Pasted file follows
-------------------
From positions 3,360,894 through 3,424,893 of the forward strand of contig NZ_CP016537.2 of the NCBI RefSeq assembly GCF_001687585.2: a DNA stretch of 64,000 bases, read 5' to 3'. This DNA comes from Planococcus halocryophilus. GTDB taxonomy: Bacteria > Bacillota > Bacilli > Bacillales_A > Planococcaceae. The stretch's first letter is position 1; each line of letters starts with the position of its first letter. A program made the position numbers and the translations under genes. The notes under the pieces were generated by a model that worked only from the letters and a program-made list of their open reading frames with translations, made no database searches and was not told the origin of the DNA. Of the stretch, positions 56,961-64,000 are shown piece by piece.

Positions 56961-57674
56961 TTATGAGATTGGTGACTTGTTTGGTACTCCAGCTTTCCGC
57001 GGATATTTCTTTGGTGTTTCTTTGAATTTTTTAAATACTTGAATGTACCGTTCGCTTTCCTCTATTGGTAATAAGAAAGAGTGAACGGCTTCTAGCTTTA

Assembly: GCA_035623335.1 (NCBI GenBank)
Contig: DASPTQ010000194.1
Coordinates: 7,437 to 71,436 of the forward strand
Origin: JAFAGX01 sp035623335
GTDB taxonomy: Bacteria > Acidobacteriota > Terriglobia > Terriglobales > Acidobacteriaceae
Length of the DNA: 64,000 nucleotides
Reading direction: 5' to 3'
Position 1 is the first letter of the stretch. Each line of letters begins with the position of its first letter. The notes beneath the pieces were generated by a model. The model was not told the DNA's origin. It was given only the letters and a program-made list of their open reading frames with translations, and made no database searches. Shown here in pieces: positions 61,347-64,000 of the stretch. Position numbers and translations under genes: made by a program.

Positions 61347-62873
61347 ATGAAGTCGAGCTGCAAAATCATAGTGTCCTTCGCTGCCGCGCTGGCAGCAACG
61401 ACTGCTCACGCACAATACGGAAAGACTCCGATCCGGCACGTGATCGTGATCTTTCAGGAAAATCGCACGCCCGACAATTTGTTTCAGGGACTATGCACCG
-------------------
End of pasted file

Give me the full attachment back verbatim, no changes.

From positions 3,360,894 through 3,424,893 of the forward strand of contig NZ_CP016537.2 of the NCBI RefSeq assembly GCF_001687585.2: a DNA stretch of 64,000 bases, read 5' to 3'. This DNA comes from Planococcus halocryophilus. GTDB taxonomy: Bacteria > Bacillota > Bacilli > Bacillales_A > Planococcaceae. The stretch's first letter is position 1; each line of letters starts with the position of its first letter. A program made the position numbers and the translations under genes. The notes under the pieces were generated by a model that worked only from the letters and a program-made list of their open reading frames with translations, made no database searches and was not told the origin of the DNA. Of the stretch, positions 56,961-64,000 are shown piece by piece.

Positions 56961-57674
56961 TTATGAGATTGGTGACTTGTTTGGTACTCCAGCTTTCCGC
57001 GGATATTTCTTTGGTGTTTCTTTGAATTTTTTAAATACTTGAATGTACCGTTCGCTTTCCTCTATTGGTAATAAGAAAGAGTGAACGGCTTCTAGCTTTA

Assembly: GCA_035623335.1 (NCBI GenBank)
Contig: DASPTQ010000194.1
Coordinates: 7,437 to 71,436 of the forward strand
Origin: JAFAGX01 sp035623335
GTDB taxonomy: Bacteria > Acidobacteriota > Terriglobia > Terriglobales > Acidobacteriaceae
Length of the DNA: 64,000 nucleotides
Reading direction: 5' to 3'
Position 1 is the first letter of the stretch. Each line of letters begins with the position of its first letter. The notes beneath the pieces were generated by a model. The model was not told the DNA's origin. It was given only the letters and a program-made list of their open reading frames with translations, and made no database searches. Shown here in pieces: positions 61,347-64,000 of the stretch. Position numbers and translations under genes: made by a program.

Positions 61347-62873
61347 ATGAAGTCGAGCTGCAAAATCATAGTGTCCTTCGCTGCCGCGCTGGCAGCAACG
61401 ACTGCTCACGCACAATACGGAAAGACTCCGATCCGGCACGTGATCGTGATCTTTCAGGAAAATCGCACGCCCGACAATTTGTTTCAGGGACTATGCACCG